Cosworth menaces Claire that evening about the number of dead, scoffing at her methods. Elias scolds him and he leaves. Elias asks Claire if there’s a trick to remaining emotionally unaffected by so much death. She explains compartmentalizing to him, and he seems to understand. “This won’t be our last burial at sea on the Porpoise, but with any luck, we’ll get through it,” she says. “Begging your pardon, Madam, but after three days of watching you at your work, I don’t think much of it will come down to luck.” Just in case, however, he gives Claire his lucky rabbit’s foot; given to him by his dead mother.
Claire is not a gentlewoman
A sailor interrupts their chat with the information that Mr. Johansen has taken ill as well. He’s the husband of the ship’s goat-keeper. When Claire gets to him, she discovers that he has alcohol poisoning – has drunk himself half to death on the alcohol she needs to stop the typhoid. She lets loose with a tirade that would make even a sailor blush. Claire apologizes. “I have heard many such things,” Elias remarks with amusement. “But never from a gentlewoman.”
A timely observation
Claire spots a Portuguese flag and flashes back to Jared’s intelligence that there was only one record of a Portuguese ship. Seaman Jones, who appears to have warmed up to Claire – says that two weeks ago, they boarded a Portuguese ship in search of a surgeon. Claire quizzes him, thinking that they may have seen Young Ian. Jones can’t remember what the name of the ship was, so Claire goes to the Captain’s office to read the ledgers and see if she can discover it herself. Finding nobody there, she lets herself in.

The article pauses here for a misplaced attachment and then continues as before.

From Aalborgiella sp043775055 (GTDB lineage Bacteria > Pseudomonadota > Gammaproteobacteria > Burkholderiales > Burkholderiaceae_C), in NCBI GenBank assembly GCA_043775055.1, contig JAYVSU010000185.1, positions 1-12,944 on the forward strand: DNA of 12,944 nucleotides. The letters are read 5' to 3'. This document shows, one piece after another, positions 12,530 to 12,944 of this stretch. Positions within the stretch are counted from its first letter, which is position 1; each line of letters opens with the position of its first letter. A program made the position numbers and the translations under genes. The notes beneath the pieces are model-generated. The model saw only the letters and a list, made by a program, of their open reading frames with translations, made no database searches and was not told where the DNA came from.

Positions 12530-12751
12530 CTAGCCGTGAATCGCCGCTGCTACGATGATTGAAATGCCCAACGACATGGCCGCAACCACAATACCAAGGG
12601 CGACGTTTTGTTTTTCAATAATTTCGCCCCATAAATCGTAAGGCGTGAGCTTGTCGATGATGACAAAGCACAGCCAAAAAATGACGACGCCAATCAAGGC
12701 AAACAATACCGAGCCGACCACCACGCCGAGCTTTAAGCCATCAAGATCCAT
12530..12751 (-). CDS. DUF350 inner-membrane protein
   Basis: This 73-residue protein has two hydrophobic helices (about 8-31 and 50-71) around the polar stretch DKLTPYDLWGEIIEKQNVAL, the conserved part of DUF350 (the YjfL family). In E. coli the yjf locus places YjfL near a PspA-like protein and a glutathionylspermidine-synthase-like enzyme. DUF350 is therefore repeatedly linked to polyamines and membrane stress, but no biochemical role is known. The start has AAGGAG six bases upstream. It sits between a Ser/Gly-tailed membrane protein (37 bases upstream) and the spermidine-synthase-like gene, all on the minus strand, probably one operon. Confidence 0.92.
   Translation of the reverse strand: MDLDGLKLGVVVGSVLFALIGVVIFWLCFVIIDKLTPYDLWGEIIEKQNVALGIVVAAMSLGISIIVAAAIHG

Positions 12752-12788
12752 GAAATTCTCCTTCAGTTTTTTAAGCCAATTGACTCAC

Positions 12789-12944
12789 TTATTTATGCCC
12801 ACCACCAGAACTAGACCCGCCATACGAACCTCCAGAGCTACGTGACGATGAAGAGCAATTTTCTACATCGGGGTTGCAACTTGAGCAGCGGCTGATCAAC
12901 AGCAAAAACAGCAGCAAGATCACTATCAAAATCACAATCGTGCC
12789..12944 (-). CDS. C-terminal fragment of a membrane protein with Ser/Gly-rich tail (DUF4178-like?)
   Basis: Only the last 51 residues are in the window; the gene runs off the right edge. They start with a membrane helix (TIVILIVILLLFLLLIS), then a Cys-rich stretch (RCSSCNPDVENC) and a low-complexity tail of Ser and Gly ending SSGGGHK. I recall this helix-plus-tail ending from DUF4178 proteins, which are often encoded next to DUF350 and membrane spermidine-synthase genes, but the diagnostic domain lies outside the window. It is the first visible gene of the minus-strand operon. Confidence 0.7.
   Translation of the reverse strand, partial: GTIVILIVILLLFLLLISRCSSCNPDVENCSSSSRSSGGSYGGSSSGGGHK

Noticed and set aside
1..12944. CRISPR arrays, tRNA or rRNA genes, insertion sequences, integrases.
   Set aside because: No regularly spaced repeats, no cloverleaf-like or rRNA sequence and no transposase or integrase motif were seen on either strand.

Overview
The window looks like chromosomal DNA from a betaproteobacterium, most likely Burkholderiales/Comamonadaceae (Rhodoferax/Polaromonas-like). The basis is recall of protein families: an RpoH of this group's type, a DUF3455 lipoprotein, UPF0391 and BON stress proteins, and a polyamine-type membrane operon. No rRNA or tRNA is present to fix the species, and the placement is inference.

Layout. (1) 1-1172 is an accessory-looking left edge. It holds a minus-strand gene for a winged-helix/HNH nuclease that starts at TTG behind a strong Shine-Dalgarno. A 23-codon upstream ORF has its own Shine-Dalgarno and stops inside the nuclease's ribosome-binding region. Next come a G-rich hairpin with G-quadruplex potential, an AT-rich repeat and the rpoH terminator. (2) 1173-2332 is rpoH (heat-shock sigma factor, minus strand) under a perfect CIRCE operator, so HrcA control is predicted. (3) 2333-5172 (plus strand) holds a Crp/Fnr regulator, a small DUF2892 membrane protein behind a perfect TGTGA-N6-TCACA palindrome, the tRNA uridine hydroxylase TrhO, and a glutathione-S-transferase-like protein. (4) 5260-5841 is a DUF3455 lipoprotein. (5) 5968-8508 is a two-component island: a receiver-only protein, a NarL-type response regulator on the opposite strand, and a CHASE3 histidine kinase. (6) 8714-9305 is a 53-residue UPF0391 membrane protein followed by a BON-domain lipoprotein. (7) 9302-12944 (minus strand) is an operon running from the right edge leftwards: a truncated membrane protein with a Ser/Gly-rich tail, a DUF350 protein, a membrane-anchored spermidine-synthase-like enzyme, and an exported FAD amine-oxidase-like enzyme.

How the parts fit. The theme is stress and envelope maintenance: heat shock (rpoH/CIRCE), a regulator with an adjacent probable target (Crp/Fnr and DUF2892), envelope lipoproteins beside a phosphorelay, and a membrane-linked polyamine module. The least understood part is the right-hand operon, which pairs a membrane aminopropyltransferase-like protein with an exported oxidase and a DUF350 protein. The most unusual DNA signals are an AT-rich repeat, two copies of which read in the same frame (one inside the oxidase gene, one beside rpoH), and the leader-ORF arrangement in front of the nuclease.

The names of the ships don’t match, but Claire discovers something else – one of the passengers they picked up – a Harry Tompkins – knows that the other ship is carrying Jamie, a known traitor and smuggler, and now the Captain does, too. Claire’s discovery is interrupted by Cosworth, who makes no bones about the fact that he neither likes nor trusts Claire, and he threatens her again. Claire basically tells him to screw off and threatens him right back – the Captain trusts her. Does he, though, Claire?
“No one is keeping an eye on us!”
Fergus tells Marsali of Jamie’s bribe offer, and things get hot and heavy. Fergus stops her. “We must wait until we’re married,” he says. “I promised milord, and there’s true hope for us now.” Despite herself, Marsali is impressed. “You’re just like him, you know. Once you give your word, you never break it.”
The one-eyed man